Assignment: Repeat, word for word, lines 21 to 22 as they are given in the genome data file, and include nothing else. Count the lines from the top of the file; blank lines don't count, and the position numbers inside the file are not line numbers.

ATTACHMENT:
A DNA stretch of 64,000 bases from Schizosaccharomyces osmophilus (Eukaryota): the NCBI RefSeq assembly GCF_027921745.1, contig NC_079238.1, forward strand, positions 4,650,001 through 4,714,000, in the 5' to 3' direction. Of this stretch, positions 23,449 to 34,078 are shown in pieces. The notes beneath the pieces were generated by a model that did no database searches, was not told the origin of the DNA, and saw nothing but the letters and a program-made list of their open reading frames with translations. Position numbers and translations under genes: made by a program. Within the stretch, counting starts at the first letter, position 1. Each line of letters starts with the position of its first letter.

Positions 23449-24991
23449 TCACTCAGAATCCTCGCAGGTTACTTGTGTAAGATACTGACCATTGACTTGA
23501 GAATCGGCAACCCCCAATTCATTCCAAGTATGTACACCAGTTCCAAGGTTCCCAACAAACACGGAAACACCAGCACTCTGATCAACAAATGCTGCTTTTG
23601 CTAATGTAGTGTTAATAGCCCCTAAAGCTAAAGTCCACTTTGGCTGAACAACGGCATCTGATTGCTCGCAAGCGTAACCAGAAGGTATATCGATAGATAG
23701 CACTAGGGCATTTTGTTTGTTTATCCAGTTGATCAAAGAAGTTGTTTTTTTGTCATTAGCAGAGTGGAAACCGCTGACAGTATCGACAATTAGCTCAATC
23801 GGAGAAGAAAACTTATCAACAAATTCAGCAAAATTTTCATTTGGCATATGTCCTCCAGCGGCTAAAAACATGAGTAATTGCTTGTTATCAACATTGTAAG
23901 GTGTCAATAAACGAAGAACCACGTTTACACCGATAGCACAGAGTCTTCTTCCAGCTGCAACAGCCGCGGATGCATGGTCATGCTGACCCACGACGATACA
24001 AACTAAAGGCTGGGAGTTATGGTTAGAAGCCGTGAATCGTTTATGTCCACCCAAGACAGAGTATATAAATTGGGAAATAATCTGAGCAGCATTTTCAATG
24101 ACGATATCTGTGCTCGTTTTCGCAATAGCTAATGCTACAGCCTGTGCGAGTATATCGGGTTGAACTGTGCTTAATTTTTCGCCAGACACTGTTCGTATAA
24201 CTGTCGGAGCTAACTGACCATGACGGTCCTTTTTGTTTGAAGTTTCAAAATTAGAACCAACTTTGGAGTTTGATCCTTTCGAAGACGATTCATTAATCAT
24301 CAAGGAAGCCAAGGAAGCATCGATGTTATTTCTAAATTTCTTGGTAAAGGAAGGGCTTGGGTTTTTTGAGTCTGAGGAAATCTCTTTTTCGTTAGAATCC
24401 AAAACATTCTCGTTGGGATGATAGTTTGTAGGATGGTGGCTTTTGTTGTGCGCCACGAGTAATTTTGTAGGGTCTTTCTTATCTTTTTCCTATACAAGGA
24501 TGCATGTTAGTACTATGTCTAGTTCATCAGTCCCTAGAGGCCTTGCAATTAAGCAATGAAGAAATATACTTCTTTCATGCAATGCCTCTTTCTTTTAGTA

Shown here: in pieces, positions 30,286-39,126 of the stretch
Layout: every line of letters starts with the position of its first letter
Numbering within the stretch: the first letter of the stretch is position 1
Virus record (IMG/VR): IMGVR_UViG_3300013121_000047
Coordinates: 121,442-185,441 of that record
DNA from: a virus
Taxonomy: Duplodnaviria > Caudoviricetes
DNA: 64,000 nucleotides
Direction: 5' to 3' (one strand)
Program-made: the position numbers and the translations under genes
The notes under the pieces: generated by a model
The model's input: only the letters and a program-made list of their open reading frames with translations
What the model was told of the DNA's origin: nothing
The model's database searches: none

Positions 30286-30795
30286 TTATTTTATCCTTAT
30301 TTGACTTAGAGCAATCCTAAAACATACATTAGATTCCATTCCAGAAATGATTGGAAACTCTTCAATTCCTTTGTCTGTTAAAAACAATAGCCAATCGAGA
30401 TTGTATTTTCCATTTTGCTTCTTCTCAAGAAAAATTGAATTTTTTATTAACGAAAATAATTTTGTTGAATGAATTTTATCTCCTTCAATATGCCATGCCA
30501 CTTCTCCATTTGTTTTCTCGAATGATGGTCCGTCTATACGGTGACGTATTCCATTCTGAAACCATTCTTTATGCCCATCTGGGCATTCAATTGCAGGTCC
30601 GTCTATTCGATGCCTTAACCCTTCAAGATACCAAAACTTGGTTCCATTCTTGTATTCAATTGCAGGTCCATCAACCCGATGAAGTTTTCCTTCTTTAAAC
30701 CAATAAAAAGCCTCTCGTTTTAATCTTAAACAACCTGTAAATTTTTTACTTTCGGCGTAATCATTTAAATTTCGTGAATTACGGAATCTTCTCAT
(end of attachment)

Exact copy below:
Taxonomy: Duplodnaviria > Caudoviricetes
DNA: 64,000 nucleotides